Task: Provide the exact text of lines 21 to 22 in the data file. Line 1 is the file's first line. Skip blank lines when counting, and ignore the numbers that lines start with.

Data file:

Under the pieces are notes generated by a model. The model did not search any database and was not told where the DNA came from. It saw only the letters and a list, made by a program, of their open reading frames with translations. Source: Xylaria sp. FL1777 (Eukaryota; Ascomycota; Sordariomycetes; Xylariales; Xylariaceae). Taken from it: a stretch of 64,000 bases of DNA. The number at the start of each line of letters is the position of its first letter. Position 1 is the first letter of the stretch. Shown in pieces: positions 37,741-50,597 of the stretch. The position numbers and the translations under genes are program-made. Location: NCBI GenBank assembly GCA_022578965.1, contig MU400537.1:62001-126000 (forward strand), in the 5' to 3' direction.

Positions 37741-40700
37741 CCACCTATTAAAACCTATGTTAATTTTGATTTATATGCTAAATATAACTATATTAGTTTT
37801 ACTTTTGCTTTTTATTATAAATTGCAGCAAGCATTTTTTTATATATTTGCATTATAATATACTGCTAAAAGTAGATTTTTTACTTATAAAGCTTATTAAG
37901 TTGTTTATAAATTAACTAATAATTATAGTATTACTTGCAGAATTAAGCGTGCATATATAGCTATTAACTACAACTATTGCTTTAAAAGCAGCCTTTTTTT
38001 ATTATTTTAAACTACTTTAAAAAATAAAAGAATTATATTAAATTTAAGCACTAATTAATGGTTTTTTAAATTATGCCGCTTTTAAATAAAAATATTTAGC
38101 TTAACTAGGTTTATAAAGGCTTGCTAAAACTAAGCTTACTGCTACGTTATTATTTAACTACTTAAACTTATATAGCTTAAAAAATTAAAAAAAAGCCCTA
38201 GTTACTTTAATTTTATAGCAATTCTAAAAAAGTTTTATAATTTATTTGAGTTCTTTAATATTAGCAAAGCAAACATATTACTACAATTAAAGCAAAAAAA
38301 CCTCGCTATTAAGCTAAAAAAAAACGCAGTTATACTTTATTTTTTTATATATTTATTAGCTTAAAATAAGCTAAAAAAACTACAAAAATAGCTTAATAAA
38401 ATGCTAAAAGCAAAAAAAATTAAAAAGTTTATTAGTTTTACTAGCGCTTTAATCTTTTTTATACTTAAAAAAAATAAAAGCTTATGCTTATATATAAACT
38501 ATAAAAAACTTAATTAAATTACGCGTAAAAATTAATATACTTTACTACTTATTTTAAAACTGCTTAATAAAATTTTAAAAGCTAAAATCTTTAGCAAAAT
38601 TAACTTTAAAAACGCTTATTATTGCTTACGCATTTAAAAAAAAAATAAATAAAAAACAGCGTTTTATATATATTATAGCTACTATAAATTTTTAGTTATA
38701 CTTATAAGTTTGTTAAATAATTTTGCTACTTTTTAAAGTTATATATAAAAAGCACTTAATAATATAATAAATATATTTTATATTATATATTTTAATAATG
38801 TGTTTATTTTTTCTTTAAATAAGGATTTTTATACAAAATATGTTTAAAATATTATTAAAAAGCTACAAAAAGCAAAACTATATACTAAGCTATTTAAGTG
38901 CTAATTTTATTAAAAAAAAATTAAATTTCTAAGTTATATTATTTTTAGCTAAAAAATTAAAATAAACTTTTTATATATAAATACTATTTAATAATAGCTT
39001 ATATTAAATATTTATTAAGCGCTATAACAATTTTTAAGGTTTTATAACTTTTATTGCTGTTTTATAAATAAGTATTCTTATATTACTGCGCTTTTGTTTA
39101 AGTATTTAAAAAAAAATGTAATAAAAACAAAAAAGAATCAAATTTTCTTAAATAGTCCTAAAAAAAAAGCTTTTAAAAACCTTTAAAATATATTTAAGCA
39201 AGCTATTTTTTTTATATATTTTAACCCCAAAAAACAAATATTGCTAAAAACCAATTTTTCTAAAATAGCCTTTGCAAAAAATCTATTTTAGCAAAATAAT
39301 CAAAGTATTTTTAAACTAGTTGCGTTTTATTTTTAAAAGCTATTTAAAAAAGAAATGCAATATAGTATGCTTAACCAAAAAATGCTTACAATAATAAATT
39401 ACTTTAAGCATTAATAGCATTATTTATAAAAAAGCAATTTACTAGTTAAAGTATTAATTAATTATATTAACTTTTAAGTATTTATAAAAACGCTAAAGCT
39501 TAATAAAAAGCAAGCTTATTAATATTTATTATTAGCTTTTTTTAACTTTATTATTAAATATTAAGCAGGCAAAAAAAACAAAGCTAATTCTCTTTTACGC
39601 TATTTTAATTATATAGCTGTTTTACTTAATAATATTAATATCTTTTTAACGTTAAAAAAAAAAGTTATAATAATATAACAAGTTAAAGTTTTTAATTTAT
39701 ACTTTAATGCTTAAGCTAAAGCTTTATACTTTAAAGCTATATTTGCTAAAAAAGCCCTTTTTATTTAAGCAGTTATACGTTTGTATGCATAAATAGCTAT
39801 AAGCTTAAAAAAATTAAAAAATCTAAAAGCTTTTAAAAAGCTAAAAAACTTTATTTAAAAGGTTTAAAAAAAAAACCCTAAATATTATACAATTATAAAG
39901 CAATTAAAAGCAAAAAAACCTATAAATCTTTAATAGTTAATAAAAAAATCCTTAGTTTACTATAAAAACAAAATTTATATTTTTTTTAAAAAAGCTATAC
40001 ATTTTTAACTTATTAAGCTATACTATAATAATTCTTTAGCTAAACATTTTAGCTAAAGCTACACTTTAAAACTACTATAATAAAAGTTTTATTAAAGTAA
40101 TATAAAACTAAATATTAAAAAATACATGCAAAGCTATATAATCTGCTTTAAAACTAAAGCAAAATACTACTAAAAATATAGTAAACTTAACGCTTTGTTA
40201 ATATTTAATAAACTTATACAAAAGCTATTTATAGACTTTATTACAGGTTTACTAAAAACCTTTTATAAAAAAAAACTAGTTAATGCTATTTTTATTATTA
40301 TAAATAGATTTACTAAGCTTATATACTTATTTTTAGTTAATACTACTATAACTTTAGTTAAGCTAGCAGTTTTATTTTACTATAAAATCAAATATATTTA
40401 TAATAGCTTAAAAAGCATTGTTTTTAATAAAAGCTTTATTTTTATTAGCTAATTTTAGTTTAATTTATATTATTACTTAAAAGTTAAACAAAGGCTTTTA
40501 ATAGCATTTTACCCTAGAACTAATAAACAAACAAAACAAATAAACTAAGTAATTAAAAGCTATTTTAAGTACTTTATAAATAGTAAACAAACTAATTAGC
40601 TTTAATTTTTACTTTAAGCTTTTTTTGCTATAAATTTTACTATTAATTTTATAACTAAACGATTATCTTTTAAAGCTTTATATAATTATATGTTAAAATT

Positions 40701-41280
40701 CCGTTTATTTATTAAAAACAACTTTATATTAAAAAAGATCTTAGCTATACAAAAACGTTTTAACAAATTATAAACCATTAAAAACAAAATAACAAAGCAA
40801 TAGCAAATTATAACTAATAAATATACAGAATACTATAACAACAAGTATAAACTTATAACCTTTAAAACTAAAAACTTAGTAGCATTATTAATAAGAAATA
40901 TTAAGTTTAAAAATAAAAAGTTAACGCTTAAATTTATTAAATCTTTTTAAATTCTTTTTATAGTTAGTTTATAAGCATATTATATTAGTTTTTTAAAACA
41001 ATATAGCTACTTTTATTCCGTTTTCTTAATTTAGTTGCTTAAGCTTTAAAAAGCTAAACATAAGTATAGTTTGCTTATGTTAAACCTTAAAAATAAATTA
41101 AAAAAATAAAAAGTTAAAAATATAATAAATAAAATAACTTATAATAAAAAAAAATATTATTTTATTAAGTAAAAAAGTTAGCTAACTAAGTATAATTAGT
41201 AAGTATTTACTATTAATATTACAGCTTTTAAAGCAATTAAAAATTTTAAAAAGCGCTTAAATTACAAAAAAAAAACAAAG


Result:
39501 TAATAAAAAGCAAGCTTATTAATATTTATTATTAGCTTTTTTTAACTTTATTATTAAATATTAAGCAGGCAAAAAAAACAAAGCTAATTCTCTTTTACGC
39601 TATTTTAATTATATAGCTGTTTTACTTAATAATATTAATATCTTTTTAACGTTAAAAAAAAAAGTTATAATAATATAACAAGTTAAAGTTTTTAATTTAT